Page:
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Natural mutation found in flies confers them with a faster developmental time

Natural mutation found in flies confers them with a faster developmental time

This insertion was first hypothesized to be adaptive to temperate environments. Ref. art.: Ullastres A, Petit N, González J (2015). Exploring the Phenotypic Space and the Evolutionary History of a Natural Mutation in Drosophila melanogaster. Molecular Biology and Evolution

24.07.2015

A major challenge of modern Biology is elucidating the functional consequences of natural mutations. Although we have a good understanding of the effects of laboratory-induced mutations on the molecular- and organismal-level phenotypes, the study of natural mutations has lagged behind. In this work, in the journal Molecular Biology and Evolution by González and colleagues from the IBE, have linked a genetic insertion with a faster developmental time.

Mutations that are present at different frequencies in different environments are often considered to have been targets of spatially varying selection. FBti0019386 is a transposable element insertion found in natural populations of Drosophila melanogaster. This insertion was first hypothesized to be adaptive to temperate environments because it is present at higher frequencies in temperate compared with tropical North American and Australian populations.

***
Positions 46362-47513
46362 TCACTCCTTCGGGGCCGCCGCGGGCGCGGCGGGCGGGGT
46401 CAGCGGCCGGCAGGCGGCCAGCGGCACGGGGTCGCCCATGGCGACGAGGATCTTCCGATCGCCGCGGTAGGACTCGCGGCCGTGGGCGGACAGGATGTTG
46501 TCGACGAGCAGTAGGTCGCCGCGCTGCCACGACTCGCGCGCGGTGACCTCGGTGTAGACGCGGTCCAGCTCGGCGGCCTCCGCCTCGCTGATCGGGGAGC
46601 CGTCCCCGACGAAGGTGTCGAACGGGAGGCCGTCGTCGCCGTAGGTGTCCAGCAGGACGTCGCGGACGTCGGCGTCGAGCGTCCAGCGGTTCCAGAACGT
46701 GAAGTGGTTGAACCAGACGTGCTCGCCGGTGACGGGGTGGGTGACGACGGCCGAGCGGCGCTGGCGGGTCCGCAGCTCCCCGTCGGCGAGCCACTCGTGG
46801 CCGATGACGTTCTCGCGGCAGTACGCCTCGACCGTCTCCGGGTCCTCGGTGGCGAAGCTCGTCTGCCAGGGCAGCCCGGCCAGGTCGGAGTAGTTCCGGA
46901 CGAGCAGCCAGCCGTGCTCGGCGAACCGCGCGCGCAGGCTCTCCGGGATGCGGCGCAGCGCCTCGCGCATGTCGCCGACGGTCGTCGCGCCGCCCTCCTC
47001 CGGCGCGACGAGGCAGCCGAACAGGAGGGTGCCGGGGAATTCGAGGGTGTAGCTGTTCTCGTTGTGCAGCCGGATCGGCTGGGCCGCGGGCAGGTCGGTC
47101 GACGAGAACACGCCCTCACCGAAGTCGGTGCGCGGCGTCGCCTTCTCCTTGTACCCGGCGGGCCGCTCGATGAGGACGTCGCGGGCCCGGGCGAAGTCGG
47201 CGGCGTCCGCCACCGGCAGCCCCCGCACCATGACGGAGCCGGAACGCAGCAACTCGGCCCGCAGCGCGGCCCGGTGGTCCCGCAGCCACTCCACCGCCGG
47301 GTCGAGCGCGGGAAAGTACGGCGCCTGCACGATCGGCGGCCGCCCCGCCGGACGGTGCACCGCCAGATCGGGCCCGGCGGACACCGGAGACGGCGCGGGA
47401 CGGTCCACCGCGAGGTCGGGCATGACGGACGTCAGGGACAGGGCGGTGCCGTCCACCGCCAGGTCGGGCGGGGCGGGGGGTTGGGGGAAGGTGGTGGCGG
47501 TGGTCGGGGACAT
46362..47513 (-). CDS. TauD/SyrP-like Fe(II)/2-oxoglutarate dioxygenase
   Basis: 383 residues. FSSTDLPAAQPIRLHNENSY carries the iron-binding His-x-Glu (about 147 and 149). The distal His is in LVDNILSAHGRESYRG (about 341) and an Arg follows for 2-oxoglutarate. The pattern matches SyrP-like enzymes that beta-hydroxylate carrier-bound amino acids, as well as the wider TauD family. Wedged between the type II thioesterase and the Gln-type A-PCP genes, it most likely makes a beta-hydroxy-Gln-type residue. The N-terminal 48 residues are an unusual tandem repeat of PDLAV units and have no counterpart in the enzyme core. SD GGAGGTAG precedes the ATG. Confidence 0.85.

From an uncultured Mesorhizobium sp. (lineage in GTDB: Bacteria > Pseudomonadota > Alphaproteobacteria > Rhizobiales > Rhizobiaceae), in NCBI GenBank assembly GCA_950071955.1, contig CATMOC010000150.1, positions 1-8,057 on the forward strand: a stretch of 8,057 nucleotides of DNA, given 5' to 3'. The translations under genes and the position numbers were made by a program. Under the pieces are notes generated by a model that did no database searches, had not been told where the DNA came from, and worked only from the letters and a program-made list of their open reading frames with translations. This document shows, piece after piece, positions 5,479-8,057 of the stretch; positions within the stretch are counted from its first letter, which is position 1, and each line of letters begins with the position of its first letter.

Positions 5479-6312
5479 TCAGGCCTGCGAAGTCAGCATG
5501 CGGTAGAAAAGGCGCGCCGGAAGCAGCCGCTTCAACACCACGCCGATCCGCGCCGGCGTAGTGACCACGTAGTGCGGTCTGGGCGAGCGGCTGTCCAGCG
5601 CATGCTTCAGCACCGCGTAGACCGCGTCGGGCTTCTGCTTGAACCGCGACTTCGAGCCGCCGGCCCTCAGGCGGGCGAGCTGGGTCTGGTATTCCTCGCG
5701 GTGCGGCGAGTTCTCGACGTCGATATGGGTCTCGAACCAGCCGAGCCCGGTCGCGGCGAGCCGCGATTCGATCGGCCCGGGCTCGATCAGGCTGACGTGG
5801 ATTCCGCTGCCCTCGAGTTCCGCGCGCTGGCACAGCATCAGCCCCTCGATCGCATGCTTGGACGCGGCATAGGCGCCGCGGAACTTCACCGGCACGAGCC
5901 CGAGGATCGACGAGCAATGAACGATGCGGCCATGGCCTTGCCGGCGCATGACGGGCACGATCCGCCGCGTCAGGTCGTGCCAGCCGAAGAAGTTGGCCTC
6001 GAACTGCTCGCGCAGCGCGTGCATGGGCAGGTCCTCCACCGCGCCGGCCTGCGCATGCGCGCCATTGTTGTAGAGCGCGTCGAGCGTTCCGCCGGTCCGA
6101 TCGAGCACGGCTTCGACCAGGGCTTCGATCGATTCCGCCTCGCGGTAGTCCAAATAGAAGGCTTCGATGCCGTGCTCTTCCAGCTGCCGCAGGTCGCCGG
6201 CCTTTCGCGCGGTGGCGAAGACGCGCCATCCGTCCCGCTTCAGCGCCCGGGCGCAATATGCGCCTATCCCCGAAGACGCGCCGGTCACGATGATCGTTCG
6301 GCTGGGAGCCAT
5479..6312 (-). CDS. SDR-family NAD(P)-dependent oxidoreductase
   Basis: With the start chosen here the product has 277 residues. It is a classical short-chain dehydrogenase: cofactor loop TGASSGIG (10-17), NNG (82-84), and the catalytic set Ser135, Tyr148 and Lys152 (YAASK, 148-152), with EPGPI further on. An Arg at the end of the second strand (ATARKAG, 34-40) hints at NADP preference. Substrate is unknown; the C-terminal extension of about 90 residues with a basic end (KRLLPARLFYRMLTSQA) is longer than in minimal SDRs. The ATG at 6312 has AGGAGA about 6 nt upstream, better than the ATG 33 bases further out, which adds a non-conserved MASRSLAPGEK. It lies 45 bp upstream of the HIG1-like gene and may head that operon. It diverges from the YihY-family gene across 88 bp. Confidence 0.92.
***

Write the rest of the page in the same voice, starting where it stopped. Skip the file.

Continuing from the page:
In this publication, researchers show that the functional effects of this mutation are not consistent with a role in temperate adaptation: flies with FBti0019386 insertion do not show differences in fecundity and are more sensitive to cold stress.

On the other hand, flies with this insertion show a faster developmental time. Quick development is an adaptive trait in organisms that fed on ephemeral food sources as is the case for D. melanogaster. In the light of these results, they reassessed the clinality of this mutation and found that no clinal patterns are present in European populations suggesting that the previous clinal patterns could be due to African admixture. These results highlight the need to perform functional assays before invoking spatially varying selection.

Reference article: Ullastres A, Petit N, González J (2015). Exploring the Phenotypic Space and the Evolutionary History of a Natural Mutation in Drosophila melanogaster. Molecular Biology and Evolution

 

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